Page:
How Much is a Cord of Wood and What Does It Cost


The average cost of a cord of wood is $300, ranging between $150 to $500, depending on several factors. Find out more about how much a cord of wood is and how it’s measured. 


What is a Cord of Wood?

A cord of wood is 128 cubic feet or 4 feet by 4 feet by 8 feet. People who use wood as a primary heat source are familiar with how much wood is in a cord and how many cords they need to make it through the winter.

When purchasing cordwood, it’s important to know how big a cord of wood is. Most pickup trucks only hold about one-third to one-half of a cord of wood, so if you’re new to purchasing firewood, don’t let anyone fool you.

When You Should Have a Cord of Wood

wood burning fireplace

Firewood is a primary heat source for about 2% of homes in the United States. Another 6% of US households use wood stoves as a secondary heat source.

Many homeowners have wood-burning fireplaces for recreational use, either in their living room, backyard firepit, or sauna. Homeowners in cold climates use wood heat during power outages as a reliable backup for extreme weather events.

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Factors in Calculating Costs of Wood Cords

To get your money’s worth, it’s important to know more than just how much wood is in a cord. Several factors help determine the cost of a cord of wood, including the type of wood, location and availability, and delivery fees.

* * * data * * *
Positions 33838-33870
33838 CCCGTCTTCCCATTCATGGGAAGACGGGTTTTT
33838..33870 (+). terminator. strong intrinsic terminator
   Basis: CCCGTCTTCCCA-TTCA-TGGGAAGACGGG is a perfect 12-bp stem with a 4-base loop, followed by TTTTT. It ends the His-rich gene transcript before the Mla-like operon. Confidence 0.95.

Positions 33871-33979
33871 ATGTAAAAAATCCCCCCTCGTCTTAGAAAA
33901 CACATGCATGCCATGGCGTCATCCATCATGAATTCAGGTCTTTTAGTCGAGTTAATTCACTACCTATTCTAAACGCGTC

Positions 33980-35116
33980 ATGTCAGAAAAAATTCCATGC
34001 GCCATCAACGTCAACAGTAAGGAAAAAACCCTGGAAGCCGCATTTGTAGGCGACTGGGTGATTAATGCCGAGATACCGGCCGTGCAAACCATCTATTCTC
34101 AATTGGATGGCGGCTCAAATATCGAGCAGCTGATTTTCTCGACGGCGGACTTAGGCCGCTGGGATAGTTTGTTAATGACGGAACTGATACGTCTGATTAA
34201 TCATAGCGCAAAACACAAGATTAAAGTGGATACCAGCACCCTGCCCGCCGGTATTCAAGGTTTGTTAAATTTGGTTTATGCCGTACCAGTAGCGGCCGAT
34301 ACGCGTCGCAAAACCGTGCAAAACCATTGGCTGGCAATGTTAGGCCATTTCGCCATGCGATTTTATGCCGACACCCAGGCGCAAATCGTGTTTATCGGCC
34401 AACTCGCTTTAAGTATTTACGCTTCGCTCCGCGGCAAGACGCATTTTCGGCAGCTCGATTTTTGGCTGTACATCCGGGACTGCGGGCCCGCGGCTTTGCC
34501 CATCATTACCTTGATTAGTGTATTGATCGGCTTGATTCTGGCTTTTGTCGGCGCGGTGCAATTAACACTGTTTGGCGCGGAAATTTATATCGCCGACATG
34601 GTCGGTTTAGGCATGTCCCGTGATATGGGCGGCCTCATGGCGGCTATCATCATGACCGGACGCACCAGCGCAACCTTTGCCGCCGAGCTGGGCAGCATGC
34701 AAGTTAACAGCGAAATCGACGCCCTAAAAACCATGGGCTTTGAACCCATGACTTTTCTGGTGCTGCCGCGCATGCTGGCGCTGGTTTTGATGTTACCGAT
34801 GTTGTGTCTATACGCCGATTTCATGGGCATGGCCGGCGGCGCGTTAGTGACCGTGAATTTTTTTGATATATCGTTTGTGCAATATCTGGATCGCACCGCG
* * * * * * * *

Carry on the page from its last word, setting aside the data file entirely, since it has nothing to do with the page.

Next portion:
Type of Wood

Not all wood burns the same, and some put out more heat than others. Hardwoods are generally the best but aren’t readily available in all areas.

Here are the most common types of wood for heating, along with characteristics, and BTU (British Thermal Units) ratings.

Type of wood Heating Quality Characteristics BTUs per cord (millions)
Hickory Very high Dense wood that burns a long time 26.7
Oak Very high Produces long-lasting heat 25.7
Maple High Suitable for long slow burns 24
Birch Medium-high Easy to split, burns clean 23.6
Larch Medium-high Preferred wood in Northwest forests 22.3
Douglas fir Medium-high Burns well when properly seasoned 20.6
Pine Low Burns fast, leaves sooty deposits 17.1
Cedar Low Easy to split, good for kindling 12.2

Location and Availability

Different tree species grow in various climate regions, so some types of firewood are harder to get in certain areas. In desert climates, firewood is more expensive than it is if you live close to a national forest. 

Seasoned vs. Green Wood

Green wood doesn’t burn efficiently, so if you’re heating your home with wood, it’s critical to have a supply of seasoned firewood to get you through the winter. You must allow 6 months to a year for most woods to cure properly, with hardwoods taking longer than softwoods.

Green wood is more readily available than seasoned wood, so it’s usually less expensive. If you have enough time to let it season before winter hits, you may be able to save money by purchasing it while it’s still green. 

Length

It’s important to know how long your firewood needs to be to fit in your stove. The standard firewood length is 16 inches because three rows of 16-inch firewood equals four feet, which is the width of a cord of wood. 

You could pay more if you need a shorter length, like 12 inches because it takes longer to cut and stack. Likewise, if you burn 24-inch wood, it could cost less.

Delivery and Stacking Fees

how much does it cost to have a cord of wood deliveredhow much does it cost to have a cord of wood delivered

Some firewood merchants charge extra for delivery and stacking fees, usually about $50 to $150 per load. Others include these services in their prices. It’s common for many sellers to stack firewood for senior citizens at no extra charge. 

Additional Wood Cord Definitions and Costs

You may wonder how many logs are in a cord, but you don’t measure firewood that way. Here are some additional facts to help you understand cordwood definitions and costs.